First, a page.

With Arm announcing the Armv9 architecture earlier this year and the new ARMv9 Neoverse cores-based server processors already being announced, the only thing left is Armv9 client CPUs. And, as has become tradition over the past couple of years around May time, today Arm is introducing their latest next-generation cortex-A78 successor – the Cortex-A710.
This article is part of a series of articles covering Arm’s Tech Day 2021.
- Arm Unveils Next-Gen Armv9 Big Core: Cortex-A710
- Arm Unveils Next-Gen Armv9 Little Core: Cortex-A510
- Arm Launches Its New Flagship Performance Armv9 Core: Cortex-X2
- Arm Launches The DSU-110 For New Armv9 CPU Clusters
- Arm Launches New Coherent And SoC Interconnects: CI-700 & NI-700
The Cortex-A710 is the first ARMv9 implementation in a big core. But not only that, but the new Cortex-A710 is also the first big core to feature the Scalable Vector Extension 2 (SVE2). A big focus of the A710 has been around energy efficiency with optimizations across the board doubling down on features that help reduce the power without harming performance. To that end, Compared to the Cortex-A78, the Cortex-A710 is said to deliver a 30% improvement in energy efficiency for the same performance levels. Likewise, at similar the same power as the A78, we can expect to see a 10% performance uplift in IPC. Both numbers are given at ISO-process. Additionally, thanks to the new SVE support and new ISA extensions, the A710 has twice the ML theoretical peak performance.
At a high level, most of the major structures in the front-end are the same as the A78. This includes the same 1536-entry MOP cache, the configurable 32/64 KiB private level 1 instruction cache, and the configurable 256/512 KiB private L2 cache. In a very similar manner to how Arm has been tackling the performance improvements of the Cortex-X2, with the Cortex-A710, Arm spent considerable effort on improving the instruction stream prediction mechanisms. Starting with the branch prediction, Arm made generational improvements to its accuracy. Additionally, key branch prediction structures were doubled in capacity. More specifically, the branch target buffer and the global history buffer both doubled in capacity. Additionally, the L1 instruction translation lookaside buffer was also increased by 50% compared to the Cortex-A78. All in all the A710 brings a modest reduction in cache misses and table walks, thereby improving performance.
Some of the more interesting changes were made to the middle of the core, especially around the decode unit. With the introduction of the Cortex-A77 and with the Cortex-A78, the decode and rename units both supported delivering up to 6 MOPs from the MOP cache (or up to 4 instructions from the legacy path) each cycle. On the new Cortex-A710, Arm reduced that down to five. This includes the MOP bandwidth from the MOP cache as well as the rename. The change is a pretty major reversal in the key parameter of the pipeline – its width. There were a couple of tradeoffs that played a role in making this change. On the one hand, a narrower pipeline significantly reduces the area and power. On the other hand, this change will inevitably incur a performance penalty. The key for this change to make sense is to make enough improvements to the instruction stream delivery to be able to afford to dial down this part of the machine and still end up with a win.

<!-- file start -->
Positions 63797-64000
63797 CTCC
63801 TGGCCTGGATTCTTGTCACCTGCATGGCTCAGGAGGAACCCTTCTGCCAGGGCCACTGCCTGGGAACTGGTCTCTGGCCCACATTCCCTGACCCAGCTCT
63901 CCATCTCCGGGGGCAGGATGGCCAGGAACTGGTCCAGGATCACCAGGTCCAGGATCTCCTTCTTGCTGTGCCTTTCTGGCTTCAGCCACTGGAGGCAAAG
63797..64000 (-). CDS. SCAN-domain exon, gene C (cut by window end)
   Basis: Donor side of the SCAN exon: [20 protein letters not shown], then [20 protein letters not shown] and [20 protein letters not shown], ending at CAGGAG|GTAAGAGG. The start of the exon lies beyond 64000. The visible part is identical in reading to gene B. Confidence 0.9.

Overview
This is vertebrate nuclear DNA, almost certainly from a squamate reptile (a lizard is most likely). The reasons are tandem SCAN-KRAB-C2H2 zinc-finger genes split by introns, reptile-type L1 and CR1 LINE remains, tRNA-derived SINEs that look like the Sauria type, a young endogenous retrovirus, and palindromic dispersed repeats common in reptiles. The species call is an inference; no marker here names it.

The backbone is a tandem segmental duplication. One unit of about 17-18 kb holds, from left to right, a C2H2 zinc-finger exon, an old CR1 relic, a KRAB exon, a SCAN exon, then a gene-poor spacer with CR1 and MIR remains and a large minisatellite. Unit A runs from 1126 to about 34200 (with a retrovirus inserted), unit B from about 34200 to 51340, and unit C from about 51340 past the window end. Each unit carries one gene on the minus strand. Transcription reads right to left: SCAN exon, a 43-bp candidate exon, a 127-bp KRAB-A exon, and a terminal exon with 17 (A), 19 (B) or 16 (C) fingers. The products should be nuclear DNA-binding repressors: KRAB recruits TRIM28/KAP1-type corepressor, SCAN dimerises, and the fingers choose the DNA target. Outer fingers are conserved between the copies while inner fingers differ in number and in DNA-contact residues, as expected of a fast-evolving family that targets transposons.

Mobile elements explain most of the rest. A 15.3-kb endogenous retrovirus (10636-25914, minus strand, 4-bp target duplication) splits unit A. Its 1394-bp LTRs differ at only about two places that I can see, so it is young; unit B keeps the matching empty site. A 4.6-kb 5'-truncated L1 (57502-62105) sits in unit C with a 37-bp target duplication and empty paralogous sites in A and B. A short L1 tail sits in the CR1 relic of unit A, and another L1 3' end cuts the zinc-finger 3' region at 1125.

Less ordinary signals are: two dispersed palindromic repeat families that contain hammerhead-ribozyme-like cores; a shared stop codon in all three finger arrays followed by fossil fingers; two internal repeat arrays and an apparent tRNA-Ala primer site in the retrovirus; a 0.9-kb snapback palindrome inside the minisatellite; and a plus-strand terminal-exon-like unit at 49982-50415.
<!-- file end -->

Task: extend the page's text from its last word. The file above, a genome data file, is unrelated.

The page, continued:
In fact, that’s exactly what the Arm team did. Various optimizations took place in the MOP cache such as reducing pessimism and improving the efficiency of the packing logic which positively improved the flow of MOPs. Additionally, with a slightly simpler rename, and thanks to working out some bottleneck kinks around the rename rebuild after a branch misprediction, they were able to remove a single pipeline stage at dispatch. Now, the pipeline is an overall 10-cycle pipeline from branch prediction to branch execute.
All in all, the reduction in width produces a significant reduction in area and power albeit at a performance cost, but through improved fetch, MOP cache delivery, and branch prediction, the net result is coming out on top with an improvement to performance at lower power.
The Cortex-A710 introduced a lot of other subtle improvements to mechanisms that help improve the instruction stream without really touching any of the major structures. One such example is the targeted improvements to the hardware prefetchers. Generational improvements were made in the data prefetchers for greater coverage and higher accuracy. Additionally, further stride access and tablewalk prefetching coverage were added. The Temporal prefetchers were also improved in both coverage and accuracy.
When compared to the Cortex-A78, the Cortex-A710 is more aggressive and accurate on the prefetcher. This allows it to reduce the number of requests made to the DSU. This, in turn, allows the DSU to make fewer requests up the memory path and to the DRAM. Arm said they see a sizable reduction in the number of DSU accesses and DRAM refills when compared to the prior generation. Not only does this yield better utilization of the shared resources on the system, but it directly results in lower power consumption under identical workloads.
On the memory side of the execution units, The load-store and addresses generation units bandwidth all remain the same as the prior generation.
Below is a graph of the DVFS of the Cortex-A710 and the Cortex-A78. The measured benchmark is a single-thread SPECint 2006 performance and power at ISO-process. Compared to the Cortex-A78, the new Cortex-A710 can reach the same level of performance at significantly lower power – up to 30% reduction at peak points. Alternatively, at the same power envelop, the A710 can now reach as much as 10% higher performance. And in fact, the A710 can actually reach even higher performance than advertised if IP customers are willing to loosen up their power restrictions per core.